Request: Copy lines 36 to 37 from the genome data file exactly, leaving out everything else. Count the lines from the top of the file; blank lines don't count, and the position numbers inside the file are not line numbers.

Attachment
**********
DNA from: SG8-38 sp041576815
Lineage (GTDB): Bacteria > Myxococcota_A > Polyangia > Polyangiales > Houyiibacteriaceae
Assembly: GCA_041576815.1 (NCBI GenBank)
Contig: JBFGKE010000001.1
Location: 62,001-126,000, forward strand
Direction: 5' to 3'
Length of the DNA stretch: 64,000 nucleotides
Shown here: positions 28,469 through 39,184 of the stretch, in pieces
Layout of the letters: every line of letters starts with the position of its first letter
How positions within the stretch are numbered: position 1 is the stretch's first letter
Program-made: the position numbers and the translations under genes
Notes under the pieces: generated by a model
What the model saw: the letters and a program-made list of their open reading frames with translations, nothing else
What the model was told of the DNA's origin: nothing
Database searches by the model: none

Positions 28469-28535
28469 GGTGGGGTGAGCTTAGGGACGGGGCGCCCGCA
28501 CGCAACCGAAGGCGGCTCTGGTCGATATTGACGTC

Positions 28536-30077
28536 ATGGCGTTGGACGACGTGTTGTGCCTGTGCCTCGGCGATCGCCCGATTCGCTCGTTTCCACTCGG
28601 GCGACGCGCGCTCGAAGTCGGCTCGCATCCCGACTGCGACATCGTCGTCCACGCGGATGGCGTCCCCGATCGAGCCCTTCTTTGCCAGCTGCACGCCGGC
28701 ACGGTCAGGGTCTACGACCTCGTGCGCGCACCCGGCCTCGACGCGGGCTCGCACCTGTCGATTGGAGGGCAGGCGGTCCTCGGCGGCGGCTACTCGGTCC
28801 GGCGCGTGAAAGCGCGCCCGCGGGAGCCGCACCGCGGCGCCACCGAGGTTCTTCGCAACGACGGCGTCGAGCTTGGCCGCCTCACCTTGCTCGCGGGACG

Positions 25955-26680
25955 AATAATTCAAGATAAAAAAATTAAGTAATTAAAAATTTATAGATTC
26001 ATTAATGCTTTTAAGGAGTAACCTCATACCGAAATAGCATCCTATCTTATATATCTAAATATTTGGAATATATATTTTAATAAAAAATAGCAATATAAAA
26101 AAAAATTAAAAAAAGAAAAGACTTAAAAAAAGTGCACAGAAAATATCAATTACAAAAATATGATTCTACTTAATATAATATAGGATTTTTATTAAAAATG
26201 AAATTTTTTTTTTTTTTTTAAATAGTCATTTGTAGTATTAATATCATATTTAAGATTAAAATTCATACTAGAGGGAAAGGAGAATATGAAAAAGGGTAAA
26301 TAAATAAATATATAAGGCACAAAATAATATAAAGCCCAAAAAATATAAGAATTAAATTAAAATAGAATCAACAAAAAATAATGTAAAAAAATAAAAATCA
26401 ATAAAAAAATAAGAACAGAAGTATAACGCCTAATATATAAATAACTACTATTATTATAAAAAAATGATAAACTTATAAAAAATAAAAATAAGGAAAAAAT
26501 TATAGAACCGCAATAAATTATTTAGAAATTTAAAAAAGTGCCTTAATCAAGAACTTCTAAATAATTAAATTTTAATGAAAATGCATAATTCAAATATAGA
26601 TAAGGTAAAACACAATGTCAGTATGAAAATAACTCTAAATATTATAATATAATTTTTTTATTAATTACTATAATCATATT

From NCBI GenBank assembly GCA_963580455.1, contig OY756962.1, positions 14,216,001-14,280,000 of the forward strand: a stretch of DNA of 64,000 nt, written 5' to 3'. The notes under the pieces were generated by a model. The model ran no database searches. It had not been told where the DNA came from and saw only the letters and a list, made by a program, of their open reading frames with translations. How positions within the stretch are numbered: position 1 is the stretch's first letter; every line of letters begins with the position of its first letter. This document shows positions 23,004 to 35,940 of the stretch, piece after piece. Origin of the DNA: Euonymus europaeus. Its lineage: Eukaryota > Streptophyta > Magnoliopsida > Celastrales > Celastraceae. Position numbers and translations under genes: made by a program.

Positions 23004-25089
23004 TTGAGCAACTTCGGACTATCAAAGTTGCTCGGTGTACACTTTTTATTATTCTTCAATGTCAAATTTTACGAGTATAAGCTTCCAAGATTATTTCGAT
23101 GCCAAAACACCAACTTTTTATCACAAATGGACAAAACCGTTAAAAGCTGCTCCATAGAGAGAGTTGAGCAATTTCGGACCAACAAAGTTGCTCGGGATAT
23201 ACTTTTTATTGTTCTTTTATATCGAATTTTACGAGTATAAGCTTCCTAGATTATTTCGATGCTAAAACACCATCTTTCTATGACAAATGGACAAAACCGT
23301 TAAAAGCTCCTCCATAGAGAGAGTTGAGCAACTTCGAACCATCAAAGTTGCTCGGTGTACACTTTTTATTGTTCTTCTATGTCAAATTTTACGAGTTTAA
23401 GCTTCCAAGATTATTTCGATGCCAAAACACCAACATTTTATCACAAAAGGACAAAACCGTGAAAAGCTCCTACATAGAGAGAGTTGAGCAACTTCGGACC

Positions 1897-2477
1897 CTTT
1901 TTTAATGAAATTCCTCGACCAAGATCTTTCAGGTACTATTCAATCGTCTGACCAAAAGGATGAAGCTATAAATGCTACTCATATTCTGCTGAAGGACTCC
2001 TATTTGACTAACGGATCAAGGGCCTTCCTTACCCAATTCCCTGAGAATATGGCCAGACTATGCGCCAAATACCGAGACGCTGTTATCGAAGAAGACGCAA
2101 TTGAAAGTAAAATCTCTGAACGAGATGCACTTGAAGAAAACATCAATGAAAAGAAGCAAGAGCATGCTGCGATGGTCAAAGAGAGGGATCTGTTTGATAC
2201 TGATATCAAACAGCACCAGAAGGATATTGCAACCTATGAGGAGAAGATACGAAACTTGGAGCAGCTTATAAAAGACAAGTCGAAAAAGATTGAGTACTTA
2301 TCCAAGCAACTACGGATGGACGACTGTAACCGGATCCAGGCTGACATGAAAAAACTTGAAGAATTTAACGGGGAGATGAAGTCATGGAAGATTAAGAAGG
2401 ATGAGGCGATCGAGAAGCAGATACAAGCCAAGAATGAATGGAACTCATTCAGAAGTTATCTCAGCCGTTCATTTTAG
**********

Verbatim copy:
23101 GCCAAAACACCAACTTTTTATCACAAATGGACAAAACCGTTAAAAGCTGCTCCATAGAGAGAGTTGAGCAATTTCGGACCAACAAAGTTGCTCGGGATAT
23201 ACTTTTTATTGTTCTTTTATATCGAATTTTACGAGTATAAGCTTCCTAGATTATTTCGATGCTAAAACACCATCTTTCTATGACAAATGGACAAAACCGT